WASHINGTON -- A special envoy of South Korean President Moon Jae-in held a series of meetings with US congressional leaders on Thursday as he forged ahead with his mission to reaffirm and further strengthen the alliance between the two countries under the new government in Seoul.
Special envoy Hong Seok-hyun arrived in Washington on Wednesday and paid a visit to President Donald Trump at the White House. During the meeting, Trump expressed hope for working closely together with Moon to strengthen the alliance and resolve the North Korean nuclear issue, Hong said.
|US special envoy Hong Seok-hyun (Yonhap)|
Hong also held a separate one-on-one meeting with National Security Advisor H.R. McMaster to discuss pending issues between the two countries, including nuclear and missile tensions with North Korea and the deployment of the US THAAD missile defense system.
On Thursday, Hong, a former newspaper president who served as South Korea's ambassador to the US in 2005, visited Congress for a series of meetings with senators and congressmen who have played key roles in enhancing relations between the two countries.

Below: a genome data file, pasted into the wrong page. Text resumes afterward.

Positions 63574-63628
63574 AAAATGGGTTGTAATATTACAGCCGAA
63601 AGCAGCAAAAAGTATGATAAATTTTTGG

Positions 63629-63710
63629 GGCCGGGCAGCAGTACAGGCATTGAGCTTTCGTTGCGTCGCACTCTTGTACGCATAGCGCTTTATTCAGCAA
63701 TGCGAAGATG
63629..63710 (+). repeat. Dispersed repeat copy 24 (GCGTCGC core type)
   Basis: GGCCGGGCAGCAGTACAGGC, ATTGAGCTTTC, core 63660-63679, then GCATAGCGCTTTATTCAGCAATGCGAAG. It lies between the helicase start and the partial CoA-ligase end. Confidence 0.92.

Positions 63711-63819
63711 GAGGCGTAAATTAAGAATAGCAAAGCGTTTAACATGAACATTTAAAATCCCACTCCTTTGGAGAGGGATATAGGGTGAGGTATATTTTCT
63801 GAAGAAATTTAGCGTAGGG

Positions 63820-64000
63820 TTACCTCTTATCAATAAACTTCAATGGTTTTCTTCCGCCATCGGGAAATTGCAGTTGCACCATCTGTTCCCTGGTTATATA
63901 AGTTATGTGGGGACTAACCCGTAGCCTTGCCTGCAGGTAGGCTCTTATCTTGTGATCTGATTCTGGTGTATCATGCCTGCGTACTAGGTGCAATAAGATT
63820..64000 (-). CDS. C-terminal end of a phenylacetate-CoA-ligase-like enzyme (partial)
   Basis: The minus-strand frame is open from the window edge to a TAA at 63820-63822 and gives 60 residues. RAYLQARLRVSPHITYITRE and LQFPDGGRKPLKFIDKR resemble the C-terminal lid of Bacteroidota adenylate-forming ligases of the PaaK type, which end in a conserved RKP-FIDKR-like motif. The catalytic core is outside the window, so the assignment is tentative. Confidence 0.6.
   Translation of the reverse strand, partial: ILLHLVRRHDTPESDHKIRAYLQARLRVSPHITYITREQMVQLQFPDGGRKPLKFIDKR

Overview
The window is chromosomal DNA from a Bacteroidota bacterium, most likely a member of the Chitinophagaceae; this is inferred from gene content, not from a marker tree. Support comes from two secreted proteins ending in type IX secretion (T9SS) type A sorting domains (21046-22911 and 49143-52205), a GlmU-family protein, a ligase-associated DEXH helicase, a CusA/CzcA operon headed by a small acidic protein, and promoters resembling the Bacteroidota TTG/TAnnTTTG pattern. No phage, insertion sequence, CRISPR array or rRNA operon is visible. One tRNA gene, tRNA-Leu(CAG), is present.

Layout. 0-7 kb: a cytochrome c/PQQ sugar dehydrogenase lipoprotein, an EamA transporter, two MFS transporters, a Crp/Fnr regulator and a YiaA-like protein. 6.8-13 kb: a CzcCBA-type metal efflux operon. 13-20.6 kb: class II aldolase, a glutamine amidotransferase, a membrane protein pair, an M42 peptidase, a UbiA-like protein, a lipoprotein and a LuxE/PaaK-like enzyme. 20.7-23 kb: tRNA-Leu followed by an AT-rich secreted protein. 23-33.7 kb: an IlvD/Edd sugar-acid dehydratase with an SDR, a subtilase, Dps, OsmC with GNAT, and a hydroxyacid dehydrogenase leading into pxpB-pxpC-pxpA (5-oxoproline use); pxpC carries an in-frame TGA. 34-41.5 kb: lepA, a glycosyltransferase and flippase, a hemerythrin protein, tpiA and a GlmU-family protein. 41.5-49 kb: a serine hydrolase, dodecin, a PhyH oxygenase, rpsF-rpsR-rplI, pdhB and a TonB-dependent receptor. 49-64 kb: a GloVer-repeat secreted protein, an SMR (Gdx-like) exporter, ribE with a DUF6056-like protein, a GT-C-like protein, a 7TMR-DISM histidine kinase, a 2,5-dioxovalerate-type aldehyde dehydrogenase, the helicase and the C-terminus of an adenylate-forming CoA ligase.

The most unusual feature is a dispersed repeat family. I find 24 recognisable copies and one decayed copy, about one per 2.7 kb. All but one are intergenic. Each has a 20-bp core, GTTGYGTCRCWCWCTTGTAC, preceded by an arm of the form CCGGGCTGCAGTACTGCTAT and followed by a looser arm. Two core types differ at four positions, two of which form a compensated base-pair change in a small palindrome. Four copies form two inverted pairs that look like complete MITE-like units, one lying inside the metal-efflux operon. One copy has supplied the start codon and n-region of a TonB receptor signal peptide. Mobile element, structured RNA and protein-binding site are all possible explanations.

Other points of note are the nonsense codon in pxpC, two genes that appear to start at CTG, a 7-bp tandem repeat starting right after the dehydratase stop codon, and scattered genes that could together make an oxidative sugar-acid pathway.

Hong began the meetings with Sen. Cory Gardner (R-CO).
"It was an honor to welcome Dr. Hong Seok-Hyun to the United States to congratulate President Moon on his election and to discuss the historic alliance between our nations," said Garner, chairman of the Senate Foreign Relations Subcommittee on East Asia, in a statement.
"The ROK-US alliance is forged in blood and I reiterated to Dr. Hong that America's commitment to stand by our ROK friends against all external threats is unwavering. I look forward to working with President Moon Jae-In, Dr. Hong Seok-Hyun, and Ambassador Ahn (Ho-young) in the months ahead to strengthen our alliance and friendship," he said.
Gardner has been a leading voice in Congress for stronger relations between Washington and Seoul and greater pressure on Pyongyang. He is the author of last year's landmark North Korea Sanctions and Policy Enhancement Act that authorized significant sanctions on Pyongyang for its nuclear and missile development as well as human rights violations.
Hong was scheduled to meet with Sen. Ben Cardin (D-MD), ranking member of the Senate Foreign Relations Committee, as well as with Rep. Ed Royce (R-CA), chairman of the House Foreign Affairs Committee, as well as Rep. Ted Yoho (R-FL), later Thursday.
On Friday, he plans to meet with leading academics and experts on Korea-US relations. (Yonhap)